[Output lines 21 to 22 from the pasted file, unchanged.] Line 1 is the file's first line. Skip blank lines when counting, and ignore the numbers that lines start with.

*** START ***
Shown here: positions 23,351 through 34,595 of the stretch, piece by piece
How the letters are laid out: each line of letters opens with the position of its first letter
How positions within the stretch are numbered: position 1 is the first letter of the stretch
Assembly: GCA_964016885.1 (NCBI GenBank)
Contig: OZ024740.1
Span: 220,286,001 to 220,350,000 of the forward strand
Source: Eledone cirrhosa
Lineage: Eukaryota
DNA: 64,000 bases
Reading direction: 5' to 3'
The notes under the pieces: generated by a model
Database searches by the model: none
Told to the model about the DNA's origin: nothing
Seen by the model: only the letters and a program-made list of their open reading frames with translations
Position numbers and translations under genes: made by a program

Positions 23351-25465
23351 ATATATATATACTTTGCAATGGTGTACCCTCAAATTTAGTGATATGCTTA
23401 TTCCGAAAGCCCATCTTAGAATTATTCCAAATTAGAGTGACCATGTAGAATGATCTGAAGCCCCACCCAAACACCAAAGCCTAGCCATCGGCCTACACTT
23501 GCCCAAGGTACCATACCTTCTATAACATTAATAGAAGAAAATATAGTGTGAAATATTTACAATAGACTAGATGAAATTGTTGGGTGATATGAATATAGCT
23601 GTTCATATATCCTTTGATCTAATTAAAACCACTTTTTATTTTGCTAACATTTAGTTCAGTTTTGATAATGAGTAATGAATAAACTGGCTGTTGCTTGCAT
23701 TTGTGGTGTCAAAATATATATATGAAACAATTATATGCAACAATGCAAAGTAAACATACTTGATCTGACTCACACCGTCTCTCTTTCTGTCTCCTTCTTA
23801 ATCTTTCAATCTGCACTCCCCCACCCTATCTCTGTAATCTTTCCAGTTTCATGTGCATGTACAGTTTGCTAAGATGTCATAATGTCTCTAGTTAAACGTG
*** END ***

23701 TTGTGGTGTCAAAATATATATATGAAACAATTATATGCAACAATGCAAAGTAAACATACTTGATCTGACTCACACCGTCTCTCTTTCTGTCTCCTTCTTA
23801 ATCTTTCAATCTGCACTCCCCCACCCTATCTCTGTAATCTTTCCAGTTTCATGTGCATGTACAGTTTGCTAAGATGTCATAATGTCTCTAGTTAAACGTG